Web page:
LOS ANGELES — In the food industry, the most stereotypically masculine role is that of the pit master.
But in Los Angeles, more women are leaning into that role and breaking the mold. Two female pit masters in particular are not only changing the stereotype, but also infusing their own culture and tradition into barbeque.
Winnie Yee is the pit master of a barbeque popup company called Smoke Queen. But at just 5-foot 2, she doesn’t fit the stereotype of a pit master.
“This sucker right here is probably twice the size of my newborn,” Yee said with a laugh, as she hauled a 22-pound cut of pork around the kitchen.
The mom of two is a self-taught pit master, learning by trial and error. She explained that being a woman in a male-dominated world has been an empowering experience and one that she wants to use to encourage other women to learn the art of being a pit master. Yee works with two other women in the kitchen, adding that building an all-female led team was important to her.
“As women, we can do anything men can do, maybe even better,” Yee said. “Smoking seven times your body weight is not easy, and we do this every weekend. So it definitely gives me that drive to keep going.”
Yee is also making a name for herself by infusing her Asian culture into her barbeque, creating flavors that are gaining her a loyal following. New York Times food writers have even added her name to their list of notable California barbeque.
“I’m fusing Asian traditional flavors with American smoking techniques,” Yee explained as she mixed up a big bowl of gochujang, soy sauce, garlic and ginger.
Asian barbeque is usually cooked hot and fast, in contrast to American "low and slow," and Yee noted that the combination of these two elements opens up the world of barbeque to new flavor profiles.
Just 13 months after starting the company, Yee’s popularity has landed her a permanent space at Smorgasburg downtown.
LA is having a moment with barbeque, with so many varieties of popups and restaurants opening, that some food writers are even saying its barbeque scene could rival other, more famous barbeque cities.
But here in LA, it’s the women spearheading the movement. A simple Google search shows that over 30 barbeque pop-ups and restaurants in LA identify as being women-led companies.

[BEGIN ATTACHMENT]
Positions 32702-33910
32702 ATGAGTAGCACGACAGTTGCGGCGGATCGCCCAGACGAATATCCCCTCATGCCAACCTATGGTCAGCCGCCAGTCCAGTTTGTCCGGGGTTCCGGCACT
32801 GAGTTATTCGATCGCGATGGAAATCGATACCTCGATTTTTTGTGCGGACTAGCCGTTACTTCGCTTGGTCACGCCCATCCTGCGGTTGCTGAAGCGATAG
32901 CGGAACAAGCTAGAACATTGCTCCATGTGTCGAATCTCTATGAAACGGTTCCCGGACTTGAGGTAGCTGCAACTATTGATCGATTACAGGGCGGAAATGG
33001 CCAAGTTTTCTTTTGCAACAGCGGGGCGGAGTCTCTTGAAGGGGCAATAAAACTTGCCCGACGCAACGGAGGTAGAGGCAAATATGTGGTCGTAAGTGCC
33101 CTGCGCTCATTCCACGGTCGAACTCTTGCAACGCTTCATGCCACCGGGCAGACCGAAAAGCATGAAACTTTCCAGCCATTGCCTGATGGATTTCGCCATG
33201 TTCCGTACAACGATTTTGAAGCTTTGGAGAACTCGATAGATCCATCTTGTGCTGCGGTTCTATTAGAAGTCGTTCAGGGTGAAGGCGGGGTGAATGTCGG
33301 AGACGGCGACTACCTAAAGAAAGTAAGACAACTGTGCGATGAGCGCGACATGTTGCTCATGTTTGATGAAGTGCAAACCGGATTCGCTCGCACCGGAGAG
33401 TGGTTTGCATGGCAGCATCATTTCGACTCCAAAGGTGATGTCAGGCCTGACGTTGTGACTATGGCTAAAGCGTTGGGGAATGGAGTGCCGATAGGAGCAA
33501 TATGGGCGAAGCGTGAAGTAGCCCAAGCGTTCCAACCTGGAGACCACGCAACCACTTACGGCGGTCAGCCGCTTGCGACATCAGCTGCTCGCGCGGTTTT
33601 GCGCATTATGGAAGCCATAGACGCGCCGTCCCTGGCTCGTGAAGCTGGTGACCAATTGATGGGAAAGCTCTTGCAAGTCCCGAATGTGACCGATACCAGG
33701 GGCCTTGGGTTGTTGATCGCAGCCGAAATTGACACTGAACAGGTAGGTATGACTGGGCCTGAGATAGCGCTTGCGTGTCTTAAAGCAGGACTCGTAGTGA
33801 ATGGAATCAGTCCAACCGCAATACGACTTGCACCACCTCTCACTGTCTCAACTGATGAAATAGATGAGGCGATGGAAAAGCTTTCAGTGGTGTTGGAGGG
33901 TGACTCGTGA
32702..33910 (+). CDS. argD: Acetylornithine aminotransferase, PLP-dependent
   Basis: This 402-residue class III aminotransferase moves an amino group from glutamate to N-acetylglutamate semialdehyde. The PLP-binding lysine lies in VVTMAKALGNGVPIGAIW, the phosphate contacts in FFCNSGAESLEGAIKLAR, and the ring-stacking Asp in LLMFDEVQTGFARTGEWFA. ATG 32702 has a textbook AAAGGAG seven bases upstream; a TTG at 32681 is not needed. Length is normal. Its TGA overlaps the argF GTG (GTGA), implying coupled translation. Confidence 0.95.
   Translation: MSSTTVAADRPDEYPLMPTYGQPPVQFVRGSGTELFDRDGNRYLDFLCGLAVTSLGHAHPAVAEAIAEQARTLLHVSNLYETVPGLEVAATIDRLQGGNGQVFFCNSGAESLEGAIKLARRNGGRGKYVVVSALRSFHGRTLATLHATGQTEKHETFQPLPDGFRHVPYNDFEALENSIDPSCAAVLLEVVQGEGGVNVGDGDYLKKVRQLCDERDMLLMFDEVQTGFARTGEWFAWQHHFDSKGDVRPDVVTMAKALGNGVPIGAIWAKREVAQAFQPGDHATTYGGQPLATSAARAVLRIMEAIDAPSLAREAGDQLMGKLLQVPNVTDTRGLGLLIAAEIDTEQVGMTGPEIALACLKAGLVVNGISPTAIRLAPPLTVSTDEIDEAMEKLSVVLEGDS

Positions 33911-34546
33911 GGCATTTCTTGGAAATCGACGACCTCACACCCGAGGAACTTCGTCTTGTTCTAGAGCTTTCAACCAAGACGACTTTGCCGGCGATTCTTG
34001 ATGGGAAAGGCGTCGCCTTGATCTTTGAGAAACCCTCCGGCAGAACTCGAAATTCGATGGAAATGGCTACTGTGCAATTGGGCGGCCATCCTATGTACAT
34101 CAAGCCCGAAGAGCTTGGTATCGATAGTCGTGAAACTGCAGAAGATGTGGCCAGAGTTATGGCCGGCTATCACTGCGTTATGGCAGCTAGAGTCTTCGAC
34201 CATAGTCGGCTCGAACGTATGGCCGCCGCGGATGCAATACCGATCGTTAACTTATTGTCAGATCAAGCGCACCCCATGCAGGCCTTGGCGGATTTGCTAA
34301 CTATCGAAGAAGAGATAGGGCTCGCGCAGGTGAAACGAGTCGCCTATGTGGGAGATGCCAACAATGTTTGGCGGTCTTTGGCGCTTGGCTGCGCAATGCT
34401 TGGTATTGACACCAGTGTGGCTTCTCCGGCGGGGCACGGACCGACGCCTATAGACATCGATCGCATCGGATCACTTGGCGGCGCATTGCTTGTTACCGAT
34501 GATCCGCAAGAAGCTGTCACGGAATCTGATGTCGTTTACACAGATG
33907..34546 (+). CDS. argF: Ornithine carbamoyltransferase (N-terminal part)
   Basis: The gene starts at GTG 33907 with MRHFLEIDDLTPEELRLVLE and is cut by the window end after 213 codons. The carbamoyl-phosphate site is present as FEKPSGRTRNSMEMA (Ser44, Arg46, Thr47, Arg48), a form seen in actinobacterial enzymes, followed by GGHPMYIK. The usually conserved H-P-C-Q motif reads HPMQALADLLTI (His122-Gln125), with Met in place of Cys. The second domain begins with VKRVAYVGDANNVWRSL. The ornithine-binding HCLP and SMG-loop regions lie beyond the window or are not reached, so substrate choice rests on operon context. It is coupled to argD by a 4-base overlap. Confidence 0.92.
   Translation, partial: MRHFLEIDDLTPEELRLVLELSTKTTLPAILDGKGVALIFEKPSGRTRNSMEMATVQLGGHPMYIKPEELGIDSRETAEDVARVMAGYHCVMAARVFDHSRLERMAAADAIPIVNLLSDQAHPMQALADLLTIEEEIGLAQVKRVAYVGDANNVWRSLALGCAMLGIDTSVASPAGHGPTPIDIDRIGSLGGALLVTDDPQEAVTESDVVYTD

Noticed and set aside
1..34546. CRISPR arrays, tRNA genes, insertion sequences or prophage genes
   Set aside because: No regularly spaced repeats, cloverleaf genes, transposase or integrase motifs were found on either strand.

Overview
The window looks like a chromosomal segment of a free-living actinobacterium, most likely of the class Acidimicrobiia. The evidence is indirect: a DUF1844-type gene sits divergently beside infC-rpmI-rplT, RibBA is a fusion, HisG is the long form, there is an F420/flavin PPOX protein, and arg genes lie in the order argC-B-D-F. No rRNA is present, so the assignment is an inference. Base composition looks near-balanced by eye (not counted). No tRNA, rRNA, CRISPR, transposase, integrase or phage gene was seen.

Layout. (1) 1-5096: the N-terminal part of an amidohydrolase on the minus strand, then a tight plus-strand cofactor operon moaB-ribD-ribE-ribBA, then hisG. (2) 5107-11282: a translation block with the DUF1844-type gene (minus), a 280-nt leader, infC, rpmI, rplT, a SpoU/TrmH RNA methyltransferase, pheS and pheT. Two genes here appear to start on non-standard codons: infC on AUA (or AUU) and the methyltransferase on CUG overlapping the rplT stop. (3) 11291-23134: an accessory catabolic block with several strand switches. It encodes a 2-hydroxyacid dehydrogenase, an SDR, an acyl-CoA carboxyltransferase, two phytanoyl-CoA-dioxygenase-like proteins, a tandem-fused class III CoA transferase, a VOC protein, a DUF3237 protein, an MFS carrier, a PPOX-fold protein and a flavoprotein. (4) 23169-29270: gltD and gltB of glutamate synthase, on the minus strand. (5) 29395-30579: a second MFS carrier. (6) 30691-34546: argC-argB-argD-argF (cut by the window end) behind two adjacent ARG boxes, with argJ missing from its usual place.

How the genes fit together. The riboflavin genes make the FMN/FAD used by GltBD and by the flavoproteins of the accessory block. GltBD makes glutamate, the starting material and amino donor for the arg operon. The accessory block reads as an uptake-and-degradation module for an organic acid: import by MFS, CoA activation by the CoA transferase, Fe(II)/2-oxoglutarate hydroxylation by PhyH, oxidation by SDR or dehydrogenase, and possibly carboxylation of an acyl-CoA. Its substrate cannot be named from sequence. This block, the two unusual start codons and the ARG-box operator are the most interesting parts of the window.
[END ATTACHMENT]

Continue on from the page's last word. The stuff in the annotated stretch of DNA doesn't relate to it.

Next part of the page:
Down in Carson, Shalamar Lane is keeping a longstanding family tradition of female pit masters alive in her restaurant My Father’s Barbeque.
"It’s like family history all in the rub itself, and the sauce, and the smoke," she said.
Lane explained that the restaurant is named My Father’s Barbeque because the family tradition started with her great grandfather but was passed down through the women in the family. Lane said she’s not at all fazed by being a woman in what is typically a male dominated field. She saw the strength in her aunts, who taught her everything she knows.
“They both had barbeque restaurants in a time that women just didn’t have restaurants,” Lane said. “What have (women) not been underestimated in? And we excel in everything. So I feel great about that. I like being underestimated. It's OK.”
Like Lane, Yee says being underestimated is something she used to experience often because she doesn’t look like your typical pit master.
“I’m very small compared to the size of this smoker, so when you look at this pit, you would think that someone really big and strong handles this pit. And I want to change that stereotype.”
That change is already happening. Both women say that LA is fully embracing this paradigm shift and offering up the unbridled support and enthusiasm for women to transform us into one of the most diverse barbeque cities in the country.